The $100K way to get 3D sharks in your house

If you've got the means, a company here at CES has come up with technology to project 3D images using lasers and dot ionization.

Burton's Aerial True 3D display projector uses lasers and dot ionization to create moving 3D images.
Burton's Aerial True 3D display projector uses lasers and dot ionization to create moving 3D images. Josh Lowensohn/CNET

LAS VEGAS--Does your home feel empty without 3D sharks swimming around to keep you company?

A Japanese company named Burton (not to be confused with the folks who make outdoor gear) has come up with a glasses-free solution it calls the Aerial 3D Display. It creates a "plasma emission phenomenon" it says is similar to lightning, while pointing multi-colored lasers to create dot arrays that move to give the illusion of movement.

A demo of the technology in its smaller form was running here at CES with 3D sharks, apples, and words projected in 3D that could get to about 8 inches in size. The company has also created a larger version that a company spokesman said could create projections just shy of 10 feet.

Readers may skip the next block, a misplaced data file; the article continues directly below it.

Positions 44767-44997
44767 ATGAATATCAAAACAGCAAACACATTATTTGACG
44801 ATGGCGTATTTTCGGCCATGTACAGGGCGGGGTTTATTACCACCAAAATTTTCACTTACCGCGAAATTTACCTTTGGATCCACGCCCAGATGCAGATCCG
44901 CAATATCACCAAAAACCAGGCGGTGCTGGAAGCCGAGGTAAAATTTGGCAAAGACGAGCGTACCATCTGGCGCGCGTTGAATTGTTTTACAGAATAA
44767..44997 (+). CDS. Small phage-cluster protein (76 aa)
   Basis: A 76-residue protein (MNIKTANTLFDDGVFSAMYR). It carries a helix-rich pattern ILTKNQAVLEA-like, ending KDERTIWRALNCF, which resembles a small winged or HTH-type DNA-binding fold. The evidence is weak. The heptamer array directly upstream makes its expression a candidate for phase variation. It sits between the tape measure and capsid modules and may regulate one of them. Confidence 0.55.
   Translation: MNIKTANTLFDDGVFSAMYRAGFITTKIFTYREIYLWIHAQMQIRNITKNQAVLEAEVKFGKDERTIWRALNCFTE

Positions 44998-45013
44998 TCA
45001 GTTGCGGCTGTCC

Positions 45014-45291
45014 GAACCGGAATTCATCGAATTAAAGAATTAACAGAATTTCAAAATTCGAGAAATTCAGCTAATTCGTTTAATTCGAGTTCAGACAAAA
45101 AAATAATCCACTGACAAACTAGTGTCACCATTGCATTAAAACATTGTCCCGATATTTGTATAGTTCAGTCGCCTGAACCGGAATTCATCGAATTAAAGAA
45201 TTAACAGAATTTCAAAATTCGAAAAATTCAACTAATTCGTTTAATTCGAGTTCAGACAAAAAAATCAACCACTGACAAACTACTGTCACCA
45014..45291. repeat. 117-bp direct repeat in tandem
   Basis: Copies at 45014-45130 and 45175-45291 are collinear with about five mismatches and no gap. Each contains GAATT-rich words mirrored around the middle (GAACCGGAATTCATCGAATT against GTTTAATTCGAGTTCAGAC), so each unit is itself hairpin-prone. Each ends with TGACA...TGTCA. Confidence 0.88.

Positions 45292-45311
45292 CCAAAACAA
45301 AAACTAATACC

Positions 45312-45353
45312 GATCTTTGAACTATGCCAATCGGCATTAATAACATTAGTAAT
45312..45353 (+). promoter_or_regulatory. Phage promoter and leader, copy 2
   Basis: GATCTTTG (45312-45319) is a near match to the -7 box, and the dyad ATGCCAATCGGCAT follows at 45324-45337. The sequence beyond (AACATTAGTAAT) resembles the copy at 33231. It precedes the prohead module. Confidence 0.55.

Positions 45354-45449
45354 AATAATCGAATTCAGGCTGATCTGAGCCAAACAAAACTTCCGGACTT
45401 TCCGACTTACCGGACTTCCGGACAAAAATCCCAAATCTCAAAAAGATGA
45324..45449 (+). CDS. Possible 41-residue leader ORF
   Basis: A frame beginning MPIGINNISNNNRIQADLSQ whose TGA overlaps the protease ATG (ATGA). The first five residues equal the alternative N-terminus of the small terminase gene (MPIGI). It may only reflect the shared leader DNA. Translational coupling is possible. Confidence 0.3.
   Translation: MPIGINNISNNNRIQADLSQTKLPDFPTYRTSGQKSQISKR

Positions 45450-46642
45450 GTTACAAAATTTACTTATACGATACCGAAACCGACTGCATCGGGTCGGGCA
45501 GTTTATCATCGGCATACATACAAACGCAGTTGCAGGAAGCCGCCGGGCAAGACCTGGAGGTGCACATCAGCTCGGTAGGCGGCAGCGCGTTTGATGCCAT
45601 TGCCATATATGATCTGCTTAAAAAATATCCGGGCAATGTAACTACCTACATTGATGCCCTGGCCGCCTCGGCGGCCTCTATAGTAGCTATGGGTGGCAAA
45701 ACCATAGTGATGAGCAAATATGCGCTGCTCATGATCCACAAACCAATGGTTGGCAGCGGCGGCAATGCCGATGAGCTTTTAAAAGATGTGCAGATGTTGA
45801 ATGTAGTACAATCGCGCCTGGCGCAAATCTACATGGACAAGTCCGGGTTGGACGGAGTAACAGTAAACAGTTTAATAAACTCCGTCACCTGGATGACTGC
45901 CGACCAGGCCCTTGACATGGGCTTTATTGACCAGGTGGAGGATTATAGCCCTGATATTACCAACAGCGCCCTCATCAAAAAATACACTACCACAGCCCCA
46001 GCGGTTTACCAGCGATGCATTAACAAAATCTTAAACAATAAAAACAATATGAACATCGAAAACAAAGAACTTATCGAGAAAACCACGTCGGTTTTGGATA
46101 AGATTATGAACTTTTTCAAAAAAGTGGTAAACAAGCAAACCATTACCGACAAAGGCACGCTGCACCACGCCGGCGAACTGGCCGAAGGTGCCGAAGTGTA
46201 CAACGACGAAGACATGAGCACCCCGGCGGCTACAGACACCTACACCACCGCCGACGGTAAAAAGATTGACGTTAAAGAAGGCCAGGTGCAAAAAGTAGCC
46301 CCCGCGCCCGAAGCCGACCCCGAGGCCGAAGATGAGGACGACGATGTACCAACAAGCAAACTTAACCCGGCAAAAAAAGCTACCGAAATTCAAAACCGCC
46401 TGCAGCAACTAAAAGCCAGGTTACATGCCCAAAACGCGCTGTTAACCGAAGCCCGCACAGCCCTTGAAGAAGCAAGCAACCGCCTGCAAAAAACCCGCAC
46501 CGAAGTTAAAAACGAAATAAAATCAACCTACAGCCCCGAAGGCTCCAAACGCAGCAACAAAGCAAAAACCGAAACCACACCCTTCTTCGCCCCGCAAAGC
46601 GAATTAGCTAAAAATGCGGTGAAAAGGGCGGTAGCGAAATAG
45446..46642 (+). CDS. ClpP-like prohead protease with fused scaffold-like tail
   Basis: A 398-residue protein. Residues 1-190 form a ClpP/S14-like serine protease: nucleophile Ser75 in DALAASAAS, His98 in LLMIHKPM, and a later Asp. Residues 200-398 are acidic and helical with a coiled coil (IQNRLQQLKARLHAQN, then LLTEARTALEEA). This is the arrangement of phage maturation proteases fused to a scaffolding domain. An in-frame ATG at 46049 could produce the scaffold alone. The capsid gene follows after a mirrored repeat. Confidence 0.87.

Here's the bad news though: the smaller sized unit will run you $100,000. A price was not provided for the larger version.

The prototype is a collaboration with Japan's National Institute of Advanced Industrial Science and Technology and Keio University, who were the original developers of the technology. We got a peek at it from in November of last year.

Burton says it's working to make the 3D display smaller and more powerful to create larger projections for use in advertising and entertainment products.

Check out a video of it in action below:

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